Five Winter Day Trips to Take in Massachusetts

Stave off cabin fever somewhere new this year.

1. The DeCordova Sculpture Park and Museum — Lincoln

The DeCordova is known for its rolling green lawns dotted with thought-provoking art, but post-snow storm, the grassy park becomes an explorable blanket of white. The museum offers 90-minute snowshoe tours on weekends for snowshoers of all ages and skill levels. (It’s easy—we promise.) Afterward, warm up inside the museum’s whimsical café overlooking Flint’s Pond.

51 Sandy Pond Road, Lincoln,

2. The Lyman Plant House & Conservatory — Northampton

A part of the Botanic Garden of Smith College, the Lyman Plant House & Conservatory is a balmy, glass-encased environment that makes for the perfect place to warm up. It holds more than 3,000 species of plants, from succulents to begonias. Smith’s greenhouses are one of only a few remaining 19th-century plant conservatories in the country.

16 College Lane, Northampton,

3. The Norman Rockwell Museum — Stockbridge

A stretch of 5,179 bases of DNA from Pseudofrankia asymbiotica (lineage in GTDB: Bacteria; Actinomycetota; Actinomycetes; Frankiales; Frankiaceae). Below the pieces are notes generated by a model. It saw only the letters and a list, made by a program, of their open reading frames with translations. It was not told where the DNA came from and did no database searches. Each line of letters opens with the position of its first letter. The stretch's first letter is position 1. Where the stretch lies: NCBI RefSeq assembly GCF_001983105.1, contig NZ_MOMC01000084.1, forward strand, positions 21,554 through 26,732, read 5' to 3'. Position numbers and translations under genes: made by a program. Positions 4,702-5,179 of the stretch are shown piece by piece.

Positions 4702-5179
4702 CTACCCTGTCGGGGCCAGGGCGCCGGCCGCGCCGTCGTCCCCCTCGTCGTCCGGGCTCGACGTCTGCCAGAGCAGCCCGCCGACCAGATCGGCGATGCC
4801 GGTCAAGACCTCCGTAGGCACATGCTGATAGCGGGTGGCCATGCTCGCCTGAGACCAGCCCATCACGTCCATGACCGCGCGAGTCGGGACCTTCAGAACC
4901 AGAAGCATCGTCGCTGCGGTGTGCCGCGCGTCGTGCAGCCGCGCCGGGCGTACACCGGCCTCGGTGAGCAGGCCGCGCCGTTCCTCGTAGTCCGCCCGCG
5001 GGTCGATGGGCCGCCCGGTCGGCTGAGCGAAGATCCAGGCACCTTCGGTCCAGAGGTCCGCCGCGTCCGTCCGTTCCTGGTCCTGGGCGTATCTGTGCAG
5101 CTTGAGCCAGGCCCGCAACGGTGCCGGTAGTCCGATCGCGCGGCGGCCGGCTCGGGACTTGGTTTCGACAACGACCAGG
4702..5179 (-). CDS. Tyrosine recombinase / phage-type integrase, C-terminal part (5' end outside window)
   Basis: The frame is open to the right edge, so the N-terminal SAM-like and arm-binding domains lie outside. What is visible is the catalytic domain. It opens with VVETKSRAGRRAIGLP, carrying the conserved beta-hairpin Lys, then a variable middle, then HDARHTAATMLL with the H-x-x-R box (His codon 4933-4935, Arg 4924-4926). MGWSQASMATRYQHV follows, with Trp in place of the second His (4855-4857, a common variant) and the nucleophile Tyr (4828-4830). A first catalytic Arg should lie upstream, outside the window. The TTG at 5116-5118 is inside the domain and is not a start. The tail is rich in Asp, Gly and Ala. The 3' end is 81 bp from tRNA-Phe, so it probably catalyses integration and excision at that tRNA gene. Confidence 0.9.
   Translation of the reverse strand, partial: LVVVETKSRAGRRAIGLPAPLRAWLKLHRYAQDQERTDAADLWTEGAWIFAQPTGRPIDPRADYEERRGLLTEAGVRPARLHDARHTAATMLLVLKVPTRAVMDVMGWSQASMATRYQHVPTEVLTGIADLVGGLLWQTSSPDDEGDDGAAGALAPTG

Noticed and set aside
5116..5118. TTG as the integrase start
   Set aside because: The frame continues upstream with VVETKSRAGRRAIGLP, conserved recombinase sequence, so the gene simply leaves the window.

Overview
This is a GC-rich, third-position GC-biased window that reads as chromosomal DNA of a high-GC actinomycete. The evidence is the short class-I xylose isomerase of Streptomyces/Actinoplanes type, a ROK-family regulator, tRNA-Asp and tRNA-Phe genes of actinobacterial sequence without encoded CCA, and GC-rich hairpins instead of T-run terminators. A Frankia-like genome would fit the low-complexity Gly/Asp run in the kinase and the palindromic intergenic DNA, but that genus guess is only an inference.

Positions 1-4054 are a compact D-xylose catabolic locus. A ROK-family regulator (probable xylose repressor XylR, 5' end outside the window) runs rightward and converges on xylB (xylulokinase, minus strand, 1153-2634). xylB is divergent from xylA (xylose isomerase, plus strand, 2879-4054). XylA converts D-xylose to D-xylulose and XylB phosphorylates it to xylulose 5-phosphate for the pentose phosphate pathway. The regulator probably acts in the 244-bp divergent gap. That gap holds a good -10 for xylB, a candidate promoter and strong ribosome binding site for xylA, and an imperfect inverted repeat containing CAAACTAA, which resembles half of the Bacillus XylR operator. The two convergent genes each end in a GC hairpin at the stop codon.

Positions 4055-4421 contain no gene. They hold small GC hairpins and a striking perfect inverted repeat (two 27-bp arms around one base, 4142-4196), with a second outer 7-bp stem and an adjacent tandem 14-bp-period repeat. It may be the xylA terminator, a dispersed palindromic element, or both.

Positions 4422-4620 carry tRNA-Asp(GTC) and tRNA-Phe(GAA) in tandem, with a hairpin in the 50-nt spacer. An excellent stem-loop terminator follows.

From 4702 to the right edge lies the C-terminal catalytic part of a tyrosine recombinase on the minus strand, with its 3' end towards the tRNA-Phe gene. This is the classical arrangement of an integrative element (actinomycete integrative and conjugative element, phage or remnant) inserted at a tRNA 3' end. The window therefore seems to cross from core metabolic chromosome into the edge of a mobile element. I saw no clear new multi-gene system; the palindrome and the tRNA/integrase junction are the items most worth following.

Norman Rockwell’s classic images of small-town America come to life at the Norman Rockwell Museum in Stockbridge, where there are 998 original paintings and drawings to marvel at. It’s the world’s largest collection of Rockwell art, and showcases his gems from the Saturday Evening Post, depictions of World War II, and various commissioned advertisements. Another trip should be scheduled during warmer months when Rockwell’s studio is open.

9 Glendale Road / Route 183, Stockbridge,

4. New England Sports Park — Amesbury

Backyard tubing will never be quite the same once you’ve glided down one of the 12 lanes at New England Sports Park. During wintertime, the wide-open play space transforms into a snow-coated arena that claims to have the steepest snow tubing hills in New England. Hop on the conveyer lift to the top of the hill, then descend to the bottom again in one of the park’s 1,000 tubes.

12 S Hunt Road, Amesbury,

5. The Old Manse — Concord

In a state full of National Historic Landmarks, the Old Manse is a standout. Built in 1770 for a patriot minister, the place has been called home by literary greats like Ralph Waldo Emerson and Nathaniel Hawthorne. You can tour the Georgian clapboard and see where Hawthorne and his wife wrote poems to each other on the house’s window panes. After the tour, check out the specialty bookstore, then take a brisk winter walk through the nearby footpaths to see where the first battle of the Revolutionary War took place.

269 Monument Street, Concord,